How the Cloud Delivers ROI

Jan. 21, 2014
For the practice looking for new management software, there are two choices. You can purchase client-server software or you can subscribe to a cloud-based application.

By Andy Jensen

For the practice looking for new management software, there are two choices. You can purchase client-server software or you can subscribe to a cloud-based application.

Client-server software has been around for a long time, and is a proven platform. Proponents are quick to emphasize the proven part while opponents are quick to point out the obvious – it's tired and old. The cloud is the current platform for 2014, proponents say. And they are right.


Major software developers are not sinking development dollars in a tired platform. Thus, a dollar spent on traditional client-server software is a dollar spent on technology no longer the focal point of most software developers.

The economic advantages of cloud-based software are best emphasized in six categories:

Initial Investment

When you move a practice to the cloud, you pay a certain amount each month for service delivered via the cloud. In contrast, traditional client-server software requires a large user license fee, as much as $7,000. Take that number and divide it by 12 to calculate a monthly cost. For new practices, the cloud is a welcome reprieve, adding little to an already burgeoning loan amount.

Support and Upgrade Fees

On the cloud side, the monthly subscription fee includes technical support and upgrades. For traditional client-server software, the practice pays a monthly fee for support and upgrades. A practice that pays no monthly fee threatens its initial investment in the software by not keeping it properly maintained.

Hardware Costs

Cloud-based software requires little CPU muscle. Additionally, a server is not required. The technology footprint required to operate is much smaller than that of traditional software. Determine what you pay on hardware annually and then divide by 12 to calculate a monthly hardware cost.

Backup Costs

Every practice is aware that, with traditional software, a reliable backup is essential. A comprehensive backup process requires financial resources to start and maintain. With a cloud-based application, a data backup is an inherent benefit. Because the data does not reside locally, the practice is not required to institute a backup process. Determine what your practice pays monthly for data backup.

Lost Productivity

Any time spent on maintaining technology is time not generating production. Traditional client-server software requires more of your time to keep it operating. Estimate the number of hours you spend on IT issues every month, and then multiply that number by your hourly rate.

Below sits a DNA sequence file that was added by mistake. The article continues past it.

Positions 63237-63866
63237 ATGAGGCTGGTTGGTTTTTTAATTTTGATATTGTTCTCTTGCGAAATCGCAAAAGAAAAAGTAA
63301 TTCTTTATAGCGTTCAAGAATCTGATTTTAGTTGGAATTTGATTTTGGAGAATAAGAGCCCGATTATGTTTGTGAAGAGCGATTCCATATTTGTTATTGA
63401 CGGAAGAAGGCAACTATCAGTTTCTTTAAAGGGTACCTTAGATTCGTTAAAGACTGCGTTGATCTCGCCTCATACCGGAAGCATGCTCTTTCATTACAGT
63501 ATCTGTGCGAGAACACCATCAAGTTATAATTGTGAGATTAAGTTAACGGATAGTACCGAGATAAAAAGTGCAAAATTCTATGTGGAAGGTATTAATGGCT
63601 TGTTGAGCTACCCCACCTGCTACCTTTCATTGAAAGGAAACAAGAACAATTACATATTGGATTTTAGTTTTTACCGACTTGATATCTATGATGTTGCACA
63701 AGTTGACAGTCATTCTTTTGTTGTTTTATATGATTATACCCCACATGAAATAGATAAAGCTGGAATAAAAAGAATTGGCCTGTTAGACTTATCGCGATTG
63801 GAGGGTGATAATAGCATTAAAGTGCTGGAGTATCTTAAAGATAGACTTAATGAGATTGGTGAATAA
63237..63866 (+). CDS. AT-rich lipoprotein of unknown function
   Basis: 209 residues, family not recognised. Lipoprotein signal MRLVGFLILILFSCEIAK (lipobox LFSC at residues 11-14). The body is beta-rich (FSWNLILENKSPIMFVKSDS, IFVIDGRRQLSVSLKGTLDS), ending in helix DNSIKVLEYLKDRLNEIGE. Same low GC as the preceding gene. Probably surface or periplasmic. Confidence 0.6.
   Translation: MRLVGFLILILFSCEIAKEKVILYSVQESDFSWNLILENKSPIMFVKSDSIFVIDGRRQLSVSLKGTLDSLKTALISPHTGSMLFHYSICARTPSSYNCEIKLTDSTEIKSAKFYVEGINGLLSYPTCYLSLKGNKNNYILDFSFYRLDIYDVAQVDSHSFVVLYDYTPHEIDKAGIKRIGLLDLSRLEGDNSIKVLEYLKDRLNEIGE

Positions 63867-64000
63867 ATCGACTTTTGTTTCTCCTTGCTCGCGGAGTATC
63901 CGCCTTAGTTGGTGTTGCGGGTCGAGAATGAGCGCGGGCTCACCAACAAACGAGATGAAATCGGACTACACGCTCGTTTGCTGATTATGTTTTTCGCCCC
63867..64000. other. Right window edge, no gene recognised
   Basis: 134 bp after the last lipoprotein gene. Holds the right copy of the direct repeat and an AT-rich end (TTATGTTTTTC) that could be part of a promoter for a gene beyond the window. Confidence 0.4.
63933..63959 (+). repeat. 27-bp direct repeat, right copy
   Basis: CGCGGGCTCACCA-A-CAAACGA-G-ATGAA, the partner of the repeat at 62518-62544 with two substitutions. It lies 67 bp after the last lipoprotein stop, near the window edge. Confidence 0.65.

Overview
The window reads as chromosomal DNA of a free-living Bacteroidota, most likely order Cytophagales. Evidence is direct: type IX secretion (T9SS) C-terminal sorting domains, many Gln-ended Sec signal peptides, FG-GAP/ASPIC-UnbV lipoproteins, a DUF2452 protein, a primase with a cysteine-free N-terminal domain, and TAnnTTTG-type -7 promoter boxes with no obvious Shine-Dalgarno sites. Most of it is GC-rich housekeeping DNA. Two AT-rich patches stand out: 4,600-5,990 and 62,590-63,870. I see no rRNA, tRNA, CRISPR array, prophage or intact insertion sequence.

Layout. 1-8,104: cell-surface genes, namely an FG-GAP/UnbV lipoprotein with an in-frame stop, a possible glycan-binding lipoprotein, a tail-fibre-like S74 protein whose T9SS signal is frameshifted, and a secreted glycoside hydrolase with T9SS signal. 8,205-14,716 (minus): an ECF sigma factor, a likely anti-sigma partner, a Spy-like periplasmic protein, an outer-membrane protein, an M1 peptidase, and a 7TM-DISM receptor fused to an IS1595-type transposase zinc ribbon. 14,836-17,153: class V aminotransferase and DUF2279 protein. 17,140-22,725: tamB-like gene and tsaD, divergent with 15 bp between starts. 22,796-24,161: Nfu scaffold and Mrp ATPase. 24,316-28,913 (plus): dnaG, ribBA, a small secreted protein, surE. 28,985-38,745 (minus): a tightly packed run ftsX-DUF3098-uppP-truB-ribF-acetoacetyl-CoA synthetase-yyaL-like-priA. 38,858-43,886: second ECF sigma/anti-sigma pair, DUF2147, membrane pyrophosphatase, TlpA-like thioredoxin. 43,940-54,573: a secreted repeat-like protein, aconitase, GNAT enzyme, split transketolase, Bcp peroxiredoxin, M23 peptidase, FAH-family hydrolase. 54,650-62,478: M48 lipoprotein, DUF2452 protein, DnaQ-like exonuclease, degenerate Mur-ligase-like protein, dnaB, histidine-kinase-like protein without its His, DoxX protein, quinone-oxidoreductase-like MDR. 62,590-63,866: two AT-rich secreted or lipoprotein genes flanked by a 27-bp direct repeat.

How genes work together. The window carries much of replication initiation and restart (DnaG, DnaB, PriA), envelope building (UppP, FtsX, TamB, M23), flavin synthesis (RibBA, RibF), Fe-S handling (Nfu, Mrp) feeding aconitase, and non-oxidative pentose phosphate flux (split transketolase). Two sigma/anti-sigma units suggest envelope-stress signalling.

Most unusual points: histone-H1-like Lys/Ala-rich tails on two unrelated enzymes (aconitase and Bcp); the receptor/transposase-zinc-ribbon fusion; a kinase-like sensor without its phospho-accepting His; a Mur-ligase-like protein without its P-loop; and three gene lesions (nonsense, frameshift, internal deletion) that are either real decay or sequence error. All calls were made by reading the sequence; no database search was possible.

IT Costs

If you do not need a server in your office, this should directly impact your IT costs. If you no longer have to manage backups, this should also directly impact IT costs. If you do your IT work, the time spent on these tasks still has a cost. Take the amount you spend annually on IT costs and divide by 12.

Now, add up what you are currently spending monthly for software. Compare that amount to what you would spend monthly for a cloud-based solution.

If you would save money by moving to the cloud, then there's little reason to delay a modernization of your practice today. If the costs are roughly the same, then you need to factor in the other benefits and advantages of the Web, accessibility, currency, and simplicity, at the top of the list.

If sticking to your current technology platform is less expensive than moving to the cloud, your situation is only temporary. Sooner rather than later, you will need to move your practice's technology forward. Maintaining your technology is usually more cost-effective than trying to upgrade long after it has become obsolete.

For assistance in analyzing the ROI of moving to the cloud, Curve Dental has prepared a special white paper titled "Dental Software Costs and ROI." Call (888) 910-4376 to receive a free copy.

Go to to watch a video interview by Dr. Joe Blaes with Ian Zipursky, President & COO of Curve Dental.

Andy Jensen is the chief marketing officer for Curve Dental, Inc., a developer of cloud-based dental software based in Orem, Utah. He has 20 years of experience in the dental software market. You can reach Jensen at [email protected].

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